And this has occurred time and time again, even right here in America. On the other hand, when Americans are encouraged either indirectly through policy or directly by public pronouncement and example, the needs of the poor are met appropriately through the means of Biblical love and compassion.
In 2008, Americans donated more than $150 billion to charitable causes in education, housing and sustenance programs. The Federal Government spent nearly $900 billion on Social Security and Medicare/Medicaid in the same year. How much more would we as a community embrace each other in need with the power of more economic freedom if we simply trusted ourselves to do the same? Instead, we somehow have lied to ourselves for so long that we now believe the Government system is more trustworthy than we are on a local level.
The Great Contradiction has been borne out of our moral nature to help the underprivileged and down-trodden, but has been polluted by the wake of destruction left behind by countless failed policies and socialist agendas. Capitalism and representative republicanism thrives because it harnesses the worst of human nature (greed, individualism) and assures it is funneled back into the mutual benefit of the community (open market), providing employment, charitable practice and most of all the freedom to pursue dreams and learn from our personal mistakes quickly. But without a vibrant church in every community, committed to seeing through the love we feel compelled by nature to show, we wind up letting Government do the compelling for us, and the result is disaster.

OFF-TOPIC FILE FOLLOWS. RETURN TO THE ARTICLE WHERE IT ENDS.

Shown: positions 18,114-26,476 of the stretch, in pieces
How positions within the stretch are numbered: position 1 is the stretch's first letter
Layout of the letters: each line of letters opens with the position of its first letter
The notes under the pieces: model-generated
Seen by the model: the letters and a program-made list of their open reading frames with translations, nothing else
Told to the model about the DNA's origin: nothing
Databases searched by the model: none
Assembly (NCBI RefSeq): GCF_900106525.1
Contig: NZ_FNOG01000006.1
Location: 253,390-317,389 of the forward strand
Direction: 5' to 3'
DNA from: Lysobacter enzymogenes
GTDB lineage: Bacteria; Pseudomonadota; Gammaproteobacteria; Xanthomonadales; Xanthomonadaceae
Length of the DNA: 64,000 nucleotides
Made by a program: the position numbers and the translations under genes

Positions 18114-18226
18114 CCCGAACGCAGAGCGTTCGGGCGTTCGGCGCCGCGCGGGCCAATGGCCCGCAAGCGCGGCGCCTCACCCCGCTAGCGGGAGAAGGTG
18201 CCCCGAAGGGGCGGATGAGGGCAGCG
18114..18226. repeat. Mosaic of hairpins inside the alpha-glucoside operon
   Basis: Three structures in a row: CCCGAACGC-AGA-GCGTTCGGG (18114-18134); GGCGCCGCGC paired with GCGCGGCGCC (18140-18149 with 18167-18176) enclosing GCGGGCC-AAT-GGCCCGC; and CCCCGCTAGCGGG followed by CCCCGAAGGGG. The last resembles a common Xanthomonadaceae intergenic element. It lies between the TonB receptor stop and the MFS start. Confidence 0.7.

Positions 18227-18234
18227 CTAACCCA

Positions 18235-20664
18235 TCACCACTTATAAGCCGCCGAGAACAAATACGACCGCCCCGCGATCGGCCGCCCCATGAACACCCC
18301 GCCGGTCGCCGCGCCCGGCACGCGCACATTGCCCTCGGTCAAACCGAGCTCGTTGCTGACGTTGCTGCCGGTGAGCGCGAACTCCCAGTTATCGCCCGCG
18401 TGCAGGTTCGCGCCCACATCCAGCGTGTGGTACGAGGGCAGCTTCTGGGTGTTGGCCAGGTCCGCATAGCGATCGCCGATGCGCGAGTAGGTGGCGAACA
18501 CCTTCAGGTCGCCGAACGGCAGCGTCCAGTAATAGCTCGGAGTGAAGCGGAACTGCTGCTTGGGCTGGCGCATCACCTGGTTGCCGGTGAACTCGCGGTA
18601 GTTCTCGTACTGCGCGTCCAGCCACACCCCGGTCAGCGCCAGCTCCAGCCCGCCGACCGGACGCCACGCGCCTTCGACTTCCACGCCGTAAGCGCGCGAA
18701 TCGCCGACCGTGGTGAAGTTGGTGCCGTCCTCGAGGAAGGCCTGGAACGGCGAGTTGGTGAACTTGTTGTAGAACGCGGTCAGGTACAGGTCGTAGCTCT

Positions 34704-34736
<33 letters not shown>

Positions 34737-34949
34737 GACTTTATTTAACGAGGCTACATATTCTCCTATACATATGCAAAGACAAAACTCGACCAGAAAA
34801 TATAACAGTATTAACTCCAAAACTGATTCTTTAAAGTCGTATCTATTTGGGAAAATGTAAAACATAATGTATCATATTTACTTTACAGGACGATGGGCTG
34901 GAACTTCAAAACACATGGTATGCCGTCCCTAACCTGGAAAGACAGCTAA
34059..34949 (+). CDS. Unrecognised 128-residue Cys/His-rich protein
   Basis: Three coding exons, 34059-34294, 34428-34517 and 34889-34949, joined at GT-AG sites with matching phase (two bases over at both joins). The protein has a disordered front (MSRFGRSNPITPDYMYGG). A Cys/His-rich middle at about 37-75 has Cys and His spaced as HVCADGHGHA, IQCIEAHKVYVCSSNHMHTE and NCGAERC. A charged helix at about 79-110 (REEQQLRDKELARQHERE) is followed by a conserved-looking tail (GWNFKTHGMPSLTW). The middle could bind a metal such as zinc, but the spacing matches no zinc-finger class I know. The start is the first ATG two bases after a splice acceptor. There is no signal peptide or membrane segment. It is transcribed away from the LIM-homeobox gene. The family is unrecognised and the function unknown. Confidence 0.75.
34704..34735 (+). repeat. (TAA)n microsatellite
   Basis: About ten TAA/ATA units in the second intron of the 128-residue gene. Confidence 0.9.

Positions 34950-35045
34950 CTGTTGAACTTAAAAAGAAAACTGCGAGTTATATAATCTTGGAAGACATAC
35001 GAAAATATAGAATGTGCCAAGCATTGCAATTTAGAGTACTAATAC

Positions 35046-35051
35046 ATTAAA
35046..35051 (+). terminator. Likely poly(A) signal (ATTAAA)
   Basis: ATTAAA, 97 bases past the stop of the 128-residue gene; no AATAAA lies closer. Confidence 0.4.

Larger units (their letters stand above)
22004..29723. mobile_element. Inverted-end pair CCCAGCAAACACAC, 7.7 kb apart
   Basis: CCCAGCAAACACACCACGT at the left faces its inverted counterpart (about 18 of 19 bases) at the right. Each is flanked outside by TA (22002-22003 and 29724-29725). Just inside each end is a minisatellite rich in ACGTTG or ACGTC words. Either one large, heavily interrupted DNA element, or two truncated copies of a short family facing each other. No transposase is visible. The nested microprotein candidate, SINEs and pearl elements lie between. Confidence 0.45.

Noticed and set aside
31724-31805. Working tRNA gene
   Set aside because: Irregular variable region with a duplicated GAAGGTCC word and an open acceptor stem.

Studies by the Heritage Foundation (1, 2) and the Cato Institute (1, 2) have proven the case that when taxes and regulation are scaled back, charitable giving and common decency fills the void. And this result is entirely more efficient and accountable than a Government program raising voting blocks full of “entitled” lemmings; wouldn't you agree? Free up the tax dollars, then promote a culture of local charitable investment by the people, among the people, for the people.
This conundrum of meeting the needs of our helpless and promoting a culture of self-reliance is resolved in the actions of our local communities and the churches that have been built to serve them.